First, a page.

take action now?
Edinburgh has a clear vision to be a fair and sustainable city. Understanding and measuring the impact your business has and embarking on your Impact Journey is a great way for you to join in and play your part.
If you want to learn more about the Impact Journey and what it might mean for you and your business. Fantastic! We’ve got lots of Masterclasses , online course and Impact Journey Training for you to learn from.
If, however, you’re keen to get going today and you’re ready to take action now, this is the page for you.
To help focus your efforts, we’ve assembled a number of toolkits and resources that can get you started on your impact journey straight away. And we’ve categorized them into three broad categories; purpose, people and planet. In our view, if you’re looking to make a more positive impact on the world, the easiest place to start is by taking these three simple steps.
3 Simple Steps to Impact
Define your purpose and think about who you’re accountable for
Make sure you are treating people fairly at work
Protect the planet with plans to move closer to net zero carbon and zero waste
Grow your business for good pillars
Defining and embedding purpose within your business has been proven to have lots of benefits, from increasing staff retention to improving customer loyalty and building trust in your business.
We’ve picked out 3 key steps to get you started:
1. Go along to our FREE masterclass on purpose
2. Articulate your purpose with the help of our advisors
3. Embed purpose into your business to show how seriously you take it
If you want more resources, tools, or some organisations to reach out for advice and support, you can use our handy toolkit below.
People are central to the success of any business, from employees to customers and suppliers to local communities.
These suggested first steps will help you make a real difference in people’s lives and help increase employee engagement.
1. Become an accredited Living Wage employer
2. Make sure you’re providing Living Hours
3. Encourage & support your suppliers to be Businesses For Good
There’s a variety of actions you can take to improve your impact in this area, so check out our ‘People’ toolkit for more resources, tools, and suggested actions.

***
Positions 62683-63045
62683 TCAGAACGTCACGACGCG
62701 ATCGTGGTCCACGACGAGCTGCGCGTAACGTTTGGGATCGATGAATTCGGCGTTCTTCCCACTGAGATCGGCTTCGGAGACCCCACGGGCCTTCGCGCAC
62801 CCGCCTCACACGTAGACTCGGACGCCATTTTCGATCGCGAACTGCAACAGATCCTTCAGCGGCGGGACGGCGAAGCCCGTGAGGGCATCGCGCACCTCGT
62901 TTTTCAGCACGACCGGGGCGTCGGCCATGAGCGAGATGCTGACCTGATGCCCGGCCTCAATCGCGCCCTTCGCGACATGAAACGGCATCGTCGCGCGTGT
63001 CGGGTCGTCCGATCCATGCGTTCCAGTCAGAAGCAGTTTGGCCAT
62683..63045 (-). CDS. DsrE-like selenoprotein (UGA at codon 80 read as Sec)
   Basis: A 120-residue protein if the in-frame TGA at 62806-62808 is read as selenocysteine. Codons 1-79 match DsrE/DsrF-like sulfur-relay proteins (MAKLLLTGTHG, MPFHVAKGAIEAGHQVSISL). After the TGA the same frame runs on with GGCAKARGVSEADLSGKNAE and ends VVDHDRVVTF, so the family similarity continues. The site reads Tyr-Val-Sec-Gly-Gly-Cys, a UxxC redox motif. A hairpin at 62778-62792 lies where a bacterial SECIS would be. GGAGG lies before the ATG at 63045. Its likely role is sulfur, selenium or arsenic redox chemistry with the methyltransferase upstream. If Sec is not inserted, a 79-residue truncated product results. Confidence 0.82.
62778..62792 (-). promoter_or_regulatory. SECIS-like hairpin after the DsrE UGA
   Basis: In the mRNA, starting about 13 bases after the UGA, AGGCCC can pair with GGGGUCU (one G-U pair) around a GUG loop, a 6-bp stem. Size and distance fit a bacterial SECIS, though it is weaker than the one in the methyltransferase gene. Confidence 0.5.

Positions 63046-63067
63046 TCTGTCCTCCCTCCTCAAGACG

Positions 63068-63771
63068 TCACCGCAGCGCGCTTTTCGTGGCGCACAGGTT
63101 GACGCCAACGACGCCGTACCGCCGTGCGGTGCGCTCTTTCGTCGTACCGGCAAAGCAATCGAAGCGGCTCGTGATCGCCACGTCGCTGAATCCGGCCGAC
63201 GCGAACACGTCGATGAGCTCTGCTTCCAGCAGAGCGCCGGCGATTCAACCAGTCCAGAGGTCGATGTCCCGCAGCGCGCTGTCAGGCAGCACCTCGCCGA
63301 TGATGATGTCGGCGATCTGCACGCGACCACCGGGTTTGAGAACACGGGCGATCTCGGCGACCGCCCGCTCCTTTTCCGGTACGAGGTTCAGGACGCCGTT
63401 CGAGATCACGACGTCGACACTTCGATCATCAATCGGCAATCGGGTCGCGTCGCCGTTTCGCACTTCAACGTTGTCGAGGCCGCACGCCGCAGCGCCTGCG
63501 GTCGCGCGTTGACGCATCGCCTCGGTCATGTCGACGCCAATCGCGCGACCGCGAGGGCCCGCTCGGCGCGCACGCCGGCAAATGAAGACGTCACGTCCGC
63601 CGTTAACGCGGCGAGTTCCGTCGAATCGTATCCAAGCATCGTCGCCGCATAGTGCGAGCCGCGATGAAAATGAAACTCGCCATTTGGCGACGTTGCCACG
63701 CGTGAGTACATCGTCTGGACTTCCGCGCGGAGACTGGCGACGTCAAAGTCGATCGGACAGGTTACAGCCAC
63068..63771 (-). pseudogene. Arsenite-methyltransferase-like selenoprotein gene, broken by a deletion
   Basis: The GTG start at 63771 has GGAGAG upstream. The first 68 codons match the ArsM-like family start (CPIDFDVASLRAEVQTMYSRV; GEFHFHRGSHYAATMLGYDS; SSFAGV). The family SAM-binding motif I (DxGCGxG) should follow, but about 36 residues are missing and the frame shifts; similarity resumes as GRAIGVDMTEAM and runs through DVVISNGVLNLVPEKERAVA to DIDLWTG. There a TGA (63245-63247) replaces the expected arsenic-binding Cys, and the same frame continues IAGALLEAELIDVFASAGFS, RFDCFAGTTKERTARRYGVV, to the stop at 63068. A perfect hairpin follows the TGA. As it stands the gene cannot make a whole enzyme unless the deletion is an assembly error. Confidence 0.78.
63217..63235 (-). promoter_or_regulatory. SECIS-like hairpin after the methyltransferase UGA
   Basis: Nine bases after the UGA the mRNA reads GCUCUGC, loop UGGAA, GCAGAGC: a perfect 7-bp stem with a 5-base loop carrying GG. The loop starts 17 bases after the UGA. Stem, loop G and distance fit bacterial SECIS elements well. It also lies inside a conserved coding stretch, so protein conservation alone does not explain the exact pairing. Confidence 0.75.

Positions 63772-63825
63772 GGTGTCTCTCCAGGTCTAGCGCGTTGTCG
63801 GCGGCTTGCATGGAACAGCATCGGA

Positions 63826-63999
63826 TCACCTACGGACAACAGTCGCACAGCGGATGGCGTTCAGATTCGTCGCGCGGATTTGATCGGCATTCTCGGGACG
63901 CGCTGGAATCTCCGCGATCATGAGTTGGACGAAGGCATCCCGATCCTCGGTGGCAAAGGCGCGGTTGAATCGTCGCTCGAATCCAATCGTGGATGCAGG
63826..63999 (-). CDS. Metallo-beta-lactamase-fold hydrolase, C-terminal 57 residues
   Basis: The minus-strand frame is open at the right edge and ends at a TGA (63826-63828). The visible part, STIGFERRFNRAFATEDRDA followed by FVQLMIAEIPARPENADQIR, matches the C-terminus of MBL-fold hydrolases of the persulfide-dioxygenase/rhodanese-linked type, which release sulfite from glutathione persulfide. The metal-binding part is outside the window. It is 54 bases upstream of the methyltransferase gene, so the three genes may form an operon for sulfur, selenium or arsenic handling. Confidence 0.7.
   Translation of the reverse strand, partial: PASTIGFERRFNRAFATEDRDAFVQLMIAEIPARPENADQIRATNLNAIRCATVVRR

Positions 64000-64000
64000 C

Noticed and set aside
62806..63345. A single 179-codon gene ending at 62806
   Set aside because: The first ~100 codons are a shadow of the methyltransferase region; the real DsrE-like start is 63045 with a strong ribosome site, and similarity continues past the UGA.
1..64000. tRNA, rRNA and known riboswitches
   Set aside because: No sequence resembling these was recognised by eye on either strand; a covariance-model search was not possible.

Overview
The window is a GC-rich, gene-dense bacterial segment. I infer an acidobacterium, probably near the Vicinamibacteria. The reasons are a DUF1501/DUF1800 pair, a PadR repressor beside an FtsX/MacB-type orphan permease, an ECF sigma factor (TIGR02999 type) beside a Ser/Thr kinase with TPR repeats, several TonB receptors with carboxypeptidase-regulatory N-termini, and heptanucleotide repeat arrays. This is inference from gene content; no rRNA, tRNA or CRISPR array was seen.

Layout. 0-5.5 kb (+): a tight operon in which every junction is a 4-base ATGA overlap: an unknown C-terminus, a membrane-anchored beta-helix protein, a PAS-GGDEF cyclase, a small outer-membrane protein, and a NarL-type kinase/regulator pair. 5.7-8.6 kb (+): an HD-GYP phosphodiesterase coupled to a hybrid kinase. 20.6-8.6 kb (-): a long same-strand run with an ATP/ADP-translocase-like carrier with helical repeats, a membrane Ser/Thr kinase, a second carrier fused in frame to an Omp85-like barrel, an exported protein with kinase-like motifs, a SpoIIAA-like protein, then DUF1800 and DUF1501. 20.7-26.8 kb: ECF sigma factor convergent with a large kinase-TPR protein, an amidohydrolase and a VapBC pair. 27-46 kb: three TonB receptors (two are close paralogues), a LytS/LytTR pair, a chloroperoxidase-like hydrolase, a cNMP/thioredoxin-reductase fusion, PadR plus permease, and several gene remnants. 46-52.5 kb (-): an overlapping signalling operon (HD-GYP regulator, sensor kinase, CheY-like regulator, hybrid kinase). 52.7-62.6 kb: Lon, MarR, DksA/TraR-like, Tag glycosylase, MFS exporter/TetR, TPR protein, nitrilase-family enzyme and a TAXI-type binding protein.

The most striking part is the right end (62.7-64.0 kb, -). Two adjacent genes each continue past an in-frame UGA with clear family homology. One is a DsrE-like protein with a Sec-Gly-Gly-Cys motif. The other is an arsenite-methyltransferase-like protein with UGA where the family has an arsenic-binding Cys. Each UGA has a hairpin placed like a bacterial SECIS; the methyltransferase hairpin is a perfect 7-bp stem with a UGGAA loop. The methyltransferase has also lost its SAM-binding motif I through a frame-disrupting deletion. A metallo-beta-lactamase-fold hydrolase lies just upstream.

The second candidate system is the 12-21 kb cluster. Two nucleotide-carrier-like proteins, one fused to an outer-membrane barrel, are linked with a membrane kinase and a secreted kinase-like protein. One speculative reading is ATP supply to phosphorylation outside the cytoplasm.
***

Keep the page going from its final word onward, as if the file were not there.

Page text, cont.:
Taking action on climate change is a business, as well as a moral, imperative. A warming planet poses a risk to businesses, whilst customers and regulators are increasingly expecting businesses to take action on their carbon footprint.
Our 3 key steps for the Planet:
1. Sign up to the Edinburgh Climate Compact
2. Measure your carbon footprint
3. Visit Circular Edinburgh for sector-specific guides on reducing and reusing waste
Access our ‘Planet’ toolkit for more resources, tools, and advice.
Being a more purpose-led business can have huge benefits for your business, as well as for your employees, customers and wider community.
“To produce profitable solutions to the problems of people and planet, and not to profit from producing problems for people or planet.” – a definition of purpose-led business
In the context of business, purpose can be defined as “an organisation’s meaningful and enduring reason to exist that aligns with long-term financial performance, provides a clear context for daily decision making, and unifies and motivates relevant stakeholders.”
A purpose-led organisation has a purpose, or a reason for existing, beyond and alongside maximising profit. Your purpose sets out why your organisation matters, why it is unique, and who it wants to be. It sets out the value of your organisation to wider societal stakeholders. You can find out more about the main characteristics of purpose in business here.
One example of a purpose-led business is West Lothian based Snag Tights who believe they are proof that “it is possible to run a successful business while being ethical, inclusive and kind”.
Another example is Edinburgh based Better Company who are using their design expertise specifically for organisations that want to do good in the world, do better.
Studies have shown that customers view purpose-driven brands as being more caring and trustworthy, and as a result, are more loyal to them, whilst employees who feel more connected to their company’s purpose are more engaged in their work and significantly less likely to leave. With Edinburgh businesses of all sizes and sectors reporting severe labour shortages, becoming a more purpose-driven business is one way your business can become more attractive to potential employees. Use the tools below to define your business’s purpose, and then embed it throughout your business.